New Delhi, Dec 5 (IANS) The ban on women dancing in bars in Mumbai is an example of the ‘caste governance’ of our times and the Maharashtra government may be considered as working toward maintaining the proper caste order in the upheaval caused by globalisation, a scholarly work on the subject says.
“The legal ban on bar dancing can be seen as the ‘caste governance’ of our times. In keeping with the argument that the caste system is not a voluntary social system but is implicitly and explicitly upheld by the state, often by force, the Maharashtra government may be considered as working towards maintaining the proper caste order in the face of upheaval caused by globalisation,” Sameena Dalwai, an Associate Professor and Associate Director, Centre for Women, Law and Social Change at Jindal Global Law School, writes in “Ban & Bar Girls – Performing Caste in Mumbai’s Dance Bars”.
The ban came into force on August 16, 2005 and the Bombay High Court declared it unconstitutional on April 12, 2006 but did not stay the ban. The Maharashtra government moved the Supreme Court, which overturned the ban on January 17, 2019. More than 75,000 women were affected and the bar industry has not been able to recover to its heyday.
The book contends that the social, political and economic upheaval of the 1980s and 1990s generated an atmosphere of insecurity; fears surrounding visible changes in habitat, lifestyle and normativity were expressed as an attack on culture and bar girls came to be identified as the “folk devil” in this moral panic.
But, while banning dancing in bars, the state government allowed prostitution to continue “effectively encouraging women to replace dancing with prostitution. In this scheme, the government reinforced the ability of upper class men to have sexual access to lower caste women, and for free. The real objection was not to men accessing the sexuality of these women but to their having to pay for it. The state’s action, thus, reinforced the traditional caste-based status quo between upper caste men and lower caste women,” says the book, published by Women Unlimited, an associate of Kali for Women, and released here on Wednesday.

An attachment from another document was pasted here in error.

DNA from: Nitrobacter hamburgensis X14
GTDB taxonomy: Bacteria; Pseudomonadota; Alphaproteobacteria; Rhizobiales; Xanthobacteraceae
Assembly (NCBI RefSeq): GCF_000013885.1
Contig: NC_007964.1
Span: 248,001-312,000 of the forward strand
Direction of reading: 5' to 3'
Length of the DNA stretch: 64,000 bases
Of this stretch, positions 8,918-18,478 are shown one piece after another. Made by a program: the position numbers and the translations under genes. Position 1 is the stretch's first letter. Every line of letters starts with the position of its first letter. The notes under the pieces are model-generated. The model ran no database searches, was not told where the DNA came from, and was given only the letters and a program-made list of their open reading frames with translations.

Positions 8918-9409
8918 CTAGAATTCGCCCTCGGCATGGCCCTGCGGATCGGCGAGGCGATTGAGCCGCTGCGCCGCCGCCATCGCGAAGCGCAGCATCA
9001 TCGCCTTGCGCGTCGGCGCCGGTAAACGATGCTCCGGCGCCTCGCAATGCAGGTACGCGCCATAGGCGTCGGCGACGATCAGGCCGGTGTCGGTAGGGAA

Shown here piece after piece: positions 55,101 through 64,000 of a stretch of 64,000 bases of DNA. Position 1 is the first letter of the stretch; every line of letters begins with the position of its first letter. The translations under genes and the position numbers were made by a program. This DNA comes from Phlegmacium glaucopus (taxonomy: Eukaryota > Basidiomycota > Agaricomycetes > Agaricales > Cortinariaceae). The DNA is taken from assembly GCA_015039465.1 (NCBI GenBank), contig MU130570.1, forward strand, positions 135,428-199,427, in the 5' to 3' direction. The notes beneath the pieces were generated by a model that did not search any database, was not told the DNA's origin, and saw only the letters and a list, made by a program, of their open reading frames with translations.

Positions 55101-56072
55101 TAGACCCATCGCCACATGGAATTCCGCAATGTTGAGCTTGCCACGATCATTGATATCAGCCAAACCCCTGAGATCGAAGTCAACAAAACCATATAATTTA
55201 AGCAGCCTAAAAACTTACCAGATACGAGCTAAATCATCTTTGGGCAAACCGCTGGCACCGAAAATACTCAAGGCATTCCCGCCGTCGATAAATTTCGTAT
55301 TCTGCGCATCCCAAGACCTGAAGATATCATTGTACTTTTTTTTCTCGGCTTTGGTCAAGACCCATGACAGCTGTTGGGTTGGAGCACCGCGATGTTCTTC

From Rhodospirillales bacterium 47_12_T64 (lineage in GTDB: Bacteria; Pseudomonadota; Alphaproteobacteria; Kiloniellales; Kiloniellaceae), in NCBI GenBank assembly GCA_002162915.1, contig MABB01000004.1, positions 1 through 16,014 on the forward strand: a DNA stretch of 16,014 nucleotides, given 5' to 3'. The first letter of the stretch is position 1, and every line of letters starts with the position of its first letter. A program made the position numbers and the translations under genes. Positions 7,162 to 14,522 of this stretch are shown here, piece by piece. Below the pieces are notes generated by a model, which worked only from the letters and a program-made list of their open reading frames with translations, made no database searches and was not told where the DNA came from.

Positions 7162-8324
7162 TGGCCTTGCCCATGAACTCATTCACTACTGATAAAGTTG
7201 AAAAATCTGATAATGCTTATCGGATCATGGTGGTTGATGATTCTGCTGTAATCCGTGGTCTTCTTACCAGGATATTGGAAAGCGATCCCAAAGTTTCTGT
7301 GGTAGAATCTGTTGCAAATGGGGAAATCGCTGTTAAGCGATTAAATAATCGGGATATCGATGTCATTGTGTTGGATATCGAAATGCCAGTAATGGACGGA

The author also notes that by deploying their “caste capital, i.e. the hereditary skills of dance, drama and seduction, traditional dancing women were able to occupy and rule the dance bar market. To this extent, bar girls can be viewed as a ‘performing caste’, carrying out their obligatory caste occupation in a global capitalist market. However, while their relationship to the customer is defined through the market, and they acquire money and status through their occupation, bar girls challenge, transform and redefine the caste hierarchy by the use of caste capital”.
At the same time, “though continuing with caste patriarchy, bar girls were able to challenge and reshape it. The very skill that made them play their role in perpetuating caste and gender hierarchy has, arguably set them free. Their skill set, or what I call their caste capital, rose in value during globalisation due to the willingness of customers to pay for erotic entertainment. While the women negotiate their skills and sexuality via the market, they are not confined by their caste position”, Dalwai explains.
She also argues that the binary of good woman/bad woman is based not only on the actions of individual women, but is preordained by the caste and gender interface that has already characterised lower caste women as women with unfettered sexuality.
“A deeper consideration of caste and gender politics, however, allows us to go beyond the old rhetoric in the dance bar debate; the globalisation angle here is not about culture, but about occupation, the scope of which is predetermined for each caste group within the occupational ladder,” Dalwai writes.
Thus, it is not the threat of “subaltern female sexuality”, as one expert put it, that the Maharashtra government responded to but the “occupational and class mobility offered by dance bars that enable lower caste women to move beyond their preordained position, that poses the real threat”, the book states.
Through its six chapters, the book deals with issues like “Contextualising the Bar Girl”, “The Dance Bar in the City of Dreams”, “City of Opportunity: the Barline for Bar Girls”, “The Cultural Politics of the Ban”, “The Legal Response”, and “The Ban & Its Effects”.
(Vishnu Makhijani can be reached at [email protected])